Bruno Munari: His 100 lives as an Artist

Does anybody else just look at an inanimate object and start tallying how many shapes they see?

Well, I do.

I remember noodling with a slice of pizza in my Senior Year of college, being cogent about the fact that it was absolutely sane to notice shapes, patterns, and textures in objects, while rashly googling ‘hallucination’ as one of the merry symptoms of exhaustion. There was a thesis presentation to finish, and we were running low on fuel.

At 22, in a bookstore, I stumbled across this holy grail of a book which made me spiral into the world of Design and everything minuscule about it. In this world of content being manufactured as art, Bruno Munari redefined my outlook on how it can be perceived and produced optimally.

By now, if I have made this sound fabulous enough, you probably have a new tab opened, going over his biography, but if not, here is a legit place to browse!

Bruno Munari worked as the Art Director for the very prominent, Grazia Magazine before it became the go-to for any woman who actively participated in the world around her.

A designer is a planner with an aesthetic sense. ~ Bruno Munari

Hailing originally from Milan, Italy, Munari was an artist and graphic designer and an exponent of the Italian Futurist movement.

Described as the “the new Leonardo” by Picasso, Munari made a passionate case for democratizing art and making design the traverse between romanticism and pragmatism.

Being a practitioner of visual and non-visual expression, Bruno Munari has contributed in a plethora of fields like painting, sculpture, film, industrial design, graphics, poetry, and writing.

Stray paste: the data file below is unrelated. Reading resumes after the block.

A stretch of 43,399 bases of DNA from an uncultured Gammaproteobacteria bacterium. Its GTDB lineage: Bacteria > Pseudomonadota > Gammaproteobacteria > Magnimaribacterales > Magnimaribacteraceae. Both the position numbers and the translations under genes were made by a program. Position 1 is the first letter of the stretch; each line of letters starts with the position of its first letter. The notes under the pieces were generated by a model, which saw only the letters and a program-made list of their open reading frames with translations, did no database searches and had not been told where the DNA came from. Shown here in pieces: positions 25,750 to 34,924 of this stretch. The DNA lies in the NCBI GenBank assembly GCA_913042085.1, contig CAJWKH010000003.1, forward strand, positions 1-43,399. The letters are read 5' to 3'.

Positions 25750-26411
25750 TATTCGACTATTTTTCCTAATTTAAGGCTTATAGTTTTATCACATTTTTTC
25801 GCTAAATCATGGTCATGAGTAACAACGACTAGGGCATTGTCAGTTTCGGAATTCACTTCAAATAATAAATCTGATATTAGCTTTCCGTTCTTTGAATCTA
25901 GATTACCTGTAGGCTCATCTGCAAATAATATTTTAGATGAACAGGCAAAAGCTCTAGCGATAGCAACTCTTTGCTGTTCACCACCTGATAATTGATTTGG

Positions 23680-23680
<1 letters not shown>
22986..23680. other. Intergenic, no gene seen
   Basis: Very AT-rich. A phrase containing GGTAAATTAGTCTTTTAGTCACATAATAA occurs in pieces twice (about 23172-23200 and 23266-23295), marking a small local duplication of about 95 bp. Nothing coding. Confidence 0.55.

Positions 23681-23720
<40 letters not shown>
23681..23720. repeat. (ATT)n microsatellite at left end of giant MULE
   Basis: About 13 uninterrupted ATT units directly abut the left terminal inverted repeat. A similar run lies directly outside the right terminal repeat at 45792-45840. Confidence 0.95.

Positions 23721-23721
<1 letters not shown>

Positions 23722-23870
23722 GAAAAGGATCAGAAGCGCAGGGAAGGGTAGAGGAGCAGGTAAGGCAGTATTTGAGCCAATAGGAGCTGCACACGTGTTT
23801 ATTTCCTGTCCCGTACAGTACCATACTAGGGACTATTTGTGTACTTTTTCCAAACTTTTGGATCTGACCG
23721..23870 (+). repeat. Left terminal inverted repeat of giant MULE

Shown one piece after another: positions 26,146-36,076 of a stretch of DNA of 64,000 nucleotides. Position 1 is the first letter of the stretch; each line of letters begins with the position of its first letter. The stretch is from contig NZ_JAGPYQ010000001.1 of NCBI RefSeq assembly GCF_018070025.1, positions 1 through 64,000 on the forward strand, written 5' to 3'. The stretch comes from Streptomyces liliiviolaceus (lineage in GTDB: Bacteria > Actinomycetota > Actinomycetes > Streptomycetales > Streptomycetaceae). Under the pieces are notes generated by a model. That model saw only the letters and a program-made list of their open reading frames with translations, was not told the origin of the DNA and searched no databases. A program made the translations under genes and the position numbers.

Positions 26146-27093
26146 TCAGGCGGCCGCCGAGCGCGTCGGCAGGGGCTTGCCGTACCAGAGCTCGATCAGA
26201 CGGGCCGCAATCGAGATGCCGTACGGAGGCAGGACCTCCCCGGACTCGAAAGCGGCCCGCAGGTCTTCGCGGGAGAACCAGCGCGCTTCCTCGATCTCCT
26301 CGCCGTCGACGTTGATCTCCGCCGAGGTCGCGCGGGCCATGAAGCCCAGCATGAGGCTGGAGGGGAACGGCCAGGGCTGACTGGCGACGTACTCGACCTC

Bruno insisted that design be “beautiful, functional and accessible”

Munari, with his outlook, reminded me of how much has changed and maybe, also how little has changed when it comes to design and the role it plays in the objects we use on a day-to-day basis.

His concept and contemplation over how the 3000-year-old Chinese symbol ‘Yin and Yang’ inspired me to delve into creating more black and white images. It made me see how patterns and shapes, from a basic table lamp to a high-storeyed building, reflect when you apply the former rule; how the two colours at the end of the prism represent the balance between two combatant forces that are equal and incompatible.

Revisiting Munari’s iconic words and descriptions helps visualise design as the highest and purest aspiration.

“When the objects we use every day and the surroundings we live in have become in themselves a work of art, then we shall be able to say that we have achieved a balanced life.”~ Bruno Munari, Design as Art

Graphic Design was another extraordinary feather in the hat for Munari. Those familiar with the book would know the weightage that he assigned towards the concept of lettering in Typography. Typography, which is not only the basis of Graphic Design, is also a concept and a discipline in itself that plays a vital role in Branding and hence, marketing.

As a Brand Strategist myself, the words “Not only does each letter of a word have a shape of its own, but all its letters taken together give shape to the word”, struck the right chords, enough to delegate and share the same with either colleagues or team members.

I am hoping these 560 words will help any Graphic Designer, Photographer, Architect and/or Branding Professional delve into exploring some schools of thought that existed long before and are probably better than sliced bread.



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